There are hundreds of similar projects involving tracking the natural world; it is almost certain you will be able to find one involving whichever plant, animal, or insect species you may especially hold dear. Many of these projects can be found at the excellent database for citizen science projects scienceforcitizens.net. There are even iPhone apps to let you participate on the go.

So why not start giving scientists a hand? Virtually anyone, including kids, can get involved in these projects and know they are making a real difference. Many feature some kind of participation-based points system for fun and to encourage some friendly competition. And they can also be a great way to meet people—whether your passion lies in developing clean energy to save the world, or simply the intricacies of the swallowtail’s mating cycle, there is no shortage of passionate citizens out there working hard to improve our scientific understanding of the natural world.

2011-07-05 09:07:38
Dana Nuccitelli
I'm in favor of keeping surface stations on there. It's a useful project no doubt, even though it's run by Watts. I think the post is good, though I agree it could probably use a stronger ending. Maybe some encouragement for people to contribute to these projects.
2011-07-05 14:16:33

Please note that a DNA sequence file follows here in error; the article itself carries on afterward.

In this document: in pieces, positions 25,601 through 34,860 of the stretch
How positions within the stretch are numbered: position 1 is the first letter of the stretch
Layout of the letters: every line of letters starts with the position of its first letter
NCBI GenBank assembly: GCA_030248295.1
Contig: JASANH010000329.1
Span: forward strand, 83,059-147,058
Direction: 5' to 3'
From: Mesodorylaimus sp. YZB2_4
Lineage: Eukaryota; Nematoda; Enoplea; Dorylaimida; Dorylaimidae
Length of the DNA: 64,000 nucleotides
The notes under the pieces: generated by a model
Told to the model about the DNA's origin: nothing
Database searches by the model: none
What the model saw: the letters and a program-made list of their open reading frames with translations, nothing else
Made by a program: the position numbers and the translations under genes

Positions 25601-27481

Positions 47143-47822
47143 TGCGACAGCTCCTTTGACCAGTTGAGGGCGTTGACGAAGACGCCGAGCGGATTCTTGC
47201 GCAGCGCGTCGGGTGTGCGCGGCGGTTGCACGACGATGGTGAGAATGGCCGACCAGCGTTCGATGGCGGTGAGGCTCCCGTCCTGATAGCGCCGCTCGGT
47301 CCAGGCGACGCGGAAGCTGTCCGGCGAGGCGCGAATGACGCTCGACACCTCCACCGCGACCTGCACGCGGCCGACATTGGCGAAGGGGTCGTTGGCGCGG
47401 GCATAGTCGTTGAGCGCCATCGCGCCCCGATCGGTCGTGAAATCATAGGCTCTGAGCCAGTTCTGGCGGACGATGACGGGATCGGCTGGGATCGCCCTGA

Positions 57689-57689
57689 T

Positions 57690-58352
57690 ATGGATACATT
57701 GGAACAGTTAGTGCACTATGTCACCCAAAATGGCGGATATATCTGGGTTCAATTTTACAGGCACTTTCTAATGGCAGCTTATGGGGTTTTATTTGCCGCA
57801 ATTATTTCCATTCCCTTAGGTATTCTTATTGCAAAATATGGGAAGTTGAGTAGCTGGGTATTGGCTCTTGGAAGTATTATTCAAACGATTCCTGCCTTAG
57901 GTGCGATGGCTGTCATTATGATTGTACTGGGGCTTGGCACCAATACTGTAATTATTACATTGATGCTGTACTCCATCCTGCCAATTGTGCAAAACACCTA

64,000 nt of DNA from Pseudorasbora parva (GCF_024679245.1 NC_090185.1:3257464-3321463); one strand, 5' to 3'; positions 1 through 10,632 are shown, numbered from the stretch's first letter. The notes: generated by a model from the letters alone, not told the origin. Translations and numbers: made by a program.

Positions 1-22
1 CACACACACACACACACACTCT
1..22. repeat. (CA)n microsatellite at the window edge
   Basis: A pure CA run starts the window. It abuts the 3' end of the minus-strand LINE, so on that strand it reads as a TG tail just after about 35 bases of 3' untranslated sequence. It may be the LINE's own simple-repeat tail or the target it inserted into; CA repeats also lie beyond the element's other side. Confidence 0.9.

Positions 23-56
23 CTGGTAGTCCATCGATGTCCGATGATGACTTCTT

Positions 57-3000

Just an aside: I actually have BOINC installed on my laptop and had been running SETI@home as well as Climatepredictions for quite some time in the past. I found SETI@home more "rewarding" as it was sending files back and forth a lot more frequently as compared to Climatepredictions which apparently was sifting through lots of data in one sitting and you couldn't really see much progress. In addition, the BOINC-software sometimes used more resources than it should and started to interfere with other tasks. At the moment, I have deactivated the processing in order to not have it running while the laptop is idle and instead just let the screen go to black after a couple of minutes of inactivity. I should perhaps upgrade to the latest version and give it another try, though.

I'm also a bit of two minds how running software like this instead of letting the laptop "idle" should be viewed from an energy-conservation perspective. Anybody have any ideas about that?

2011-07-08 07:58:13


Thanks Dana; I fleshed it out a bit more, and tied it into the recent posts by 'actually thoughtful' and you on ways to combat global warming. (Nice YA plug in that one by the way.)

So I think this article follows nicely from the theme of those two. Let me know what you think of the content/organization.


@BaerbelW: I can agree that sometimes climateprediction can send some lengthy projects. I've had some go well over 800 hours, and frustratingly sometimes the servers will send a message to abort them right before they are complete.

I've actually gone on to focus only on the World Community Grid project, which is sort of a collection of several small projects. The one I'm doing now is Computing for Clean Water, which explores the physics of water traveling through carbon nanotubes with the goal of developing low cost water treatment systems. Another is The Clean Energy Project which I mention in the post. On my processor, the individual runs don't take more than about 4 hours to complete.